Stomp the Yard Parent Guide
Parent Movie Review
Battling for supremacy on the streets goes to a new level when rivals clash on the dance floor. In an underground club, DJ Williams (Columbus Short) and his friends spar with another group for a large pot of money at an urban dance off in an inner city Los Angeles' neighborhood. But the competition spills onto the street and leads to a brawl that results in the shooting death of DJ's younger brother Byron (Justin Hires).
Arrested and convicted for his involvement in the crime, DJ avoids juvenile detention only when someone pulls strings and gets him enrolled at Georgia's prestigious African American Truth University.
The relocation from the West Coast to the humid southern institution isn't an easy one for the often-arrogant DJ and it's not long before he gets into trouble at a local club after making a move on the girlfriend (Meagan Good) of a well-known frat boy, Grant (Darrin Henson). The confrontation escalates when the new arrival embarrasses the boyfriend on the dance floor by strutting his award winning street style.
DJ's novel moves also get noticed by two campus fraternities who are vying for their own dominance at an upcoming National Fraternity Step Show. (This competition features highly choreographed routines based on the ancient African Boot Dance, and include complicated hand and foot moves performed in unison.) As leader of the Mu Gamma Xi, Zeke (Laz Alonso) wants to ensure his organization maintains their long running title. On the other hand, Sylvester (Brian J. White) and the Theta Ne Theta fraternity are courting DJ in hopes he will propel them to an upset win at the contest.
Unfortunately, shaking camera shots and erratic editing mar the film's amazing athletic displays, making it difficult at times to even see the moves. Sporadic profanities, the bloody murder of DJ's brother and some fistfights may be a concern for families along the crotch-grabbing choreography employed by some of the performers and off-stage condom discussions.
Under the tutelage of his chosen fraternity, DJ does learn to put aside his standoffish attitude and embrace a team mentality. He discovers he can become part of the brotherhood while remaining true to his individual ideals. While that message may be a worthwhile one for older teens stepping out on their own, Stomp the Yard's predictable plot disappoints as it plods along without any of the remarkable twists or leaps seen on the dance floor.Starring Columbus Short, Meagan Good, Darrin Henson. Theatrical release January 11, 2007. Updated April 13, 2009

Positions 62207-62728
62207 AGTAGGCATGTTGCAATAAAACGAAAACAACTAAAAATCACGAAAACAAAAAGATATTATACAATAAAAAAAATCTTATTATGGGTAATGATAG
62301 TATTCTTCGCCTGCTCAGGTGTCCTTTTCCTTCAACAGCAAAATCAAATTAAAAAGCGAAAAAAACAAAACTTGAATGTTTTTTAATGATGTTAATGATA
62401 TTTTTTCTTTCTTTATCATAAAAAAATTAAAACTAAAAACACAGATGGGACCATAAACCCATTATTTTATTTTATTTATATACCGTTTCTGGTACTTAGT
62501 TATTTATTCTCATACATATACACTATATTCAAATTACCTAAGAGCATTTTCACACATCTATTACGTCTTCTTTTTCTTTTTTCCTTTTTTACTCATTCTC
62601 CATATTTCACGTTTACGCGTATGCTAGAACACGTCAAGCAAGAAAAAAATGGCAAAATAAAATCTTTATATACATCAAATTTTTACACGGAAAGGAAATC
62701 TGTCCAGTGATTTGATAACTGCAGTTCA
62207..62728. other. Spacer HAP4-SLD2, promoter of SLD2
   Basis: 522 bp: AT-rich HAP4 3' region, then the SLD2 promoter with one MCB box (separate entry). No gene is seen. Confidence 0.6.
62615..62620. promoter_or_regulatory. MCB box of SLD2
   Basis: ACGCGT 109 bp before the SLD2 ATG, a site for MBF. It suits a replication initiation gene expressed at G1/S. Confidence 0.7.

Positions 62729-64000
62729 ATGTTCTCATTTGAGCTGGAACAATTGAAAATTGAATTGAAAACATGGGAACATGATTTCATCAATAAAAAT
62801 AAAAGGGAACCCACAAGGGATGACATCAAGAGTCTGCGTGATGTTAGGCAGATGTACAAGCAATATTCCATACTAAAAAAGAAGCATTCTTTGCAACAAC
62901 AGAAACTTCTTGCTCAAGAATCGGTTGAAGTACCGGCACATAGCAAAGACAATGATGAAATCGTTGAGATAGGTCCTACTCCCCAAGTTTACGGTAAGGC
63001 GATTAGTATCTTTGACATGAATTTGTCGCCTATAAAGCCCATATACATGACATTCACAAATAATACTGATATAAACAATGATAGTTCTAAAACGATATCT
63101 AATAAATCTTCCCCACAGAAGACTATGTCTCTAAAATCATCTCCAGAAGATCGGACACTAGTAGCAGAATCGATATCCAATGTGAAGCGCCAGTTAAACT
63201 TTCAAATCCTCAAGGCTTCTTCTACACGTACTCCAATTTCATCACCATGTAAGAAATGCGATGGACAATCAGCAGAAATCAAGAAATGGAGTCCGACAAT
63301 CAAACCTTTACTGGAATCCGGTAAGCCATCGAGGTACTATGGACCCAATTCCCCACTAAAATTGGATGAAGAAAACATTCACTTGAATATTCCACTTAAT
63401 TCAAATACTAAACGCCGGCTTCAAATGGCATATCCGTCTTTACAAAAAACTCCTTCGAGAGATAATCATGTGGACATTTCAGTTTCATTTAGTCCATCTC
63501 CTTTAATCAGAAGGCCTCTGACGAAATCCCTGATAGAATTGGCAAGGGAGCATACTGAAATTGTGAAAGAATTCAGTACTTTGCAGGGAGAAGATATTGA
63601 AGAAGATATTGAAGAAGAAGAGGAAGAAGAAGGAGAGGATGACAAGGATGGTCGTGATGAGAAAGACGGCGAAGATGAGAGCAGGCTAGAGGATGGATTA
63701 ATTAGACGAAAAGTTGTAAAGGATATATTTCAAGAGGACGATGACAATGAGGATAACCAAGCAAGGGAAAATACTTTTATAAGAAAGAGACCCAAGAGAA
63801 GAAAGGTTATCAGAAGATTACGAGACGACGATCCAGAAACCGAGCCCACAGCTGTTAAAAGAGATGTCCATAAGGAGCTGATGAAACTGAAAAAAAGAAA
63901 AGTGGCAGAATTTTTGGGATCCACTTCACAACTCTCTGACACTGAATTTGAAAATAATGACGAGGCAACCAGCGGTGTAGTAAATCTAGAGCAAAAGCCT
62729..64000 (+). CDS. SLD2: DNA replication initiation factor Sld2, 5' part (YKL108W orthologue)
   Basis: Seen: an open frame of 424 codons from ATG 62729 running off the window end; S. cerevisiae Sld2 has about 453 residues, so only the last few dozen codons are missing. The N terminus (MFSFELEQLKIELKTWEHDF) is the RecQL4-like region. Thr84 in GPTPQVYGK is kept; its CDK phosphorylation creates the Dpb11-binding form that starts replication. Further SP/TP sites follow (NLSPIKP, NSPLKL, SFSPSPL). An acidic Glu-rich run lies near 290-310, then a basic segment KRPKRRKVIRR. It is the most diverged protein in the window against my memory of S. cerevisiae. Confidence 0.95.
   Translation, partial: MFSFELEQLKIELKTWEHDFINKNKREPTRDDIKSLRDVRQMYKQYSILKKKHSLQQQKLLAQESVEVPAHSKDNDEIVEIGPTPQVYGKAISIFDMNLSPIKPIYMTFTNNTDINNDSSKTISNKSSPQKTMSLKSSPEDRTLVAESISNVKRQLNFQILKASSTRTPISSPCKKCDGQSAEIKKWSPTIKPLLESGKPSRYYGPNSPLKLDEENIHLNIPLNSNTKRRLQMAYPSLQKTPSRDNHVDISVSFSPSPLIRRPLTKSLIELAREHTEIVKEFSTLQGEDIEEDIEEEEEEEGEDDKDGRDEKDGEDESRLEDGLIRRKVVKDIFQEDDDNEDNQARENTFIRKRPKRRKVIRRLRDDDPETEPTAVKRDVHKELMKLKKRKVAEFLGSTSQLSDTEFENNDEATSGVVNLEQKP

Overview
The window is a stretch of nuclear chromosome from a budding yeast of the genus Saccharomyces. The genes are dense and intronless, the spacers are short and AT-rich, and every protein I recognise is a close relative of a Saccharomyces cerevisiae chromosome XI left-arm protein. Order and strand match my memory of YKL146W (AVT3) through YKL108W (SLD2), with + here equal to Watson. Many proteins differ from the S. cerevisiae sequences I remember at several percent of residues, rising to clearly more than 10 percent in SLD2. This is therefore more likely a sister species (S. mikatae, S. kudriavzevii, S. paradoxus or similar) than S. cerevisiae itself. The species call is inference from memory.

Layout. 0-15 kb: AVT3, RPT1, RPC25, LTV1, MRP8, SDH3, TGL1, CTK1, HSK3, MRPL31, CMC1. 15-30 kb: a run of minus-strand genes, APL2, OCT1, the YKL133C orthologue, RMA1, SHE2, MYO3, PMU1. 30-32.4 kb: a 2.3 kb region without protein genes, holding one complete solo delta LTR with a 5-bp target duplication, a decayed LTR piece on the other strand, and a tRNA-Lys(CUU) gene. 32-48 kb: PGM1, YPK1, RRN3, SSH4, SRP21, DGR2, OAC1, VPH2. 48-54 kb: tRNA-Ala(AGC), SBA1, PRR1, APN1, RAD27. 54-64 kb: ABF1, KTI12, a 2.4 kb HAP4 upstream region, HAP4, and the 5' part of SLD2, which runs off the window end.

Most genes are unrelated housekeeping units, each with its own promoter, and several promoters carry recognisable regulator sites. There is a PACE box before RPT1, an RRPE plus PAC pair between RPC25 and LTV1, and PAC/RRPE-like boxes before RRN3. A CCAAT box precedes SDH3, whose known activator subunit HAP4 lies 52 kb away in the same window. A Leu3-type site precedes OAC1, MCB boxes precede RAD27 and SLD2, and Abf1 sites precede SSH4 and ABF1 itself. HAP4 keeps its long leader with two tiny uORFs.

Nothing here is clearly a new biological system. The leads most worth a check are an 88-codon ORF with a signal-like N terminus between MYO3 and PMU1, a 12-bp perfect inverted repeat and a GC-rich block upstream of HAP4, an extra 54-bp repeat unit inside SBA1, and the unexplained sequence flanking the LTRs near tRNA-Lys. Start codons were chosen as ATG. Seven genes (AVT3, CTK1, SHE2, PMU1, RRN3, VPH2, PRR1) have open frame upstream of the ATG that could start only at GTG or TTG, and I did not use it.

Stomp the Yard
Rating & Content Info
Why is Stomp the Yard rated PG-13? Stomp the Yard is rated PG-13 by the MPAA for a scene of violence, some sexual material and language.
This movie’s primary character certainly moves in a positive direction as he leaves his street life in Los Angeles and becomes a responsible college student desiring to earn a degree. To illustrate the contrast between his two lives, we see a street fight that results in his brother being shot to death (some blood is seen). Pushing and shoving confrontations occur in other scenes and contention grows within a romantic triangle. Sexual content includes suggestive dancing by males and females and a couple of remarks involving condoms including one man who proudly displays his supply. Frequent moderate profanities are included along with a possible obscene finger gesture and some social drinking in a bar atmosphere.
Page last updated April 13, 2009
Stomp the Yard Parents' Guide
Wondering what “Step Shows” are all about? To learn more about the dancing in this movie, check this page: http://www.collegeview.com/articles/CV/hbcu/step_shows.html
The most recent home video release of Stomp the Yard movie is May 14, 2007. Here are some details…
Dust off your dance moves with the release of Stomp The Yard on DVD, Blu-ray and UMD. And if that’s not enough "Steppin’" for you, check out the featurette Battles. Rivals. Brothers.—the story behind Stomp The Yard, two extended dance sequences Get Buck and Opening Battle, and/or listen to the filmmaker commentary. There is also a gag reel and the deleted scene The Clean Up.
Related home video titles:
A young delinquent is given the opportunity to improve his dance steps when he is sentenced to do community service in the film Step Up. An aspiring ballerina uses her hip-hop skills to keep kids off the rough city streets when she offers a dance class in the movie Honey. Drumline is yet another film in which a young man (this time from Harlem) is provided a chance to turn his life around in Georgia.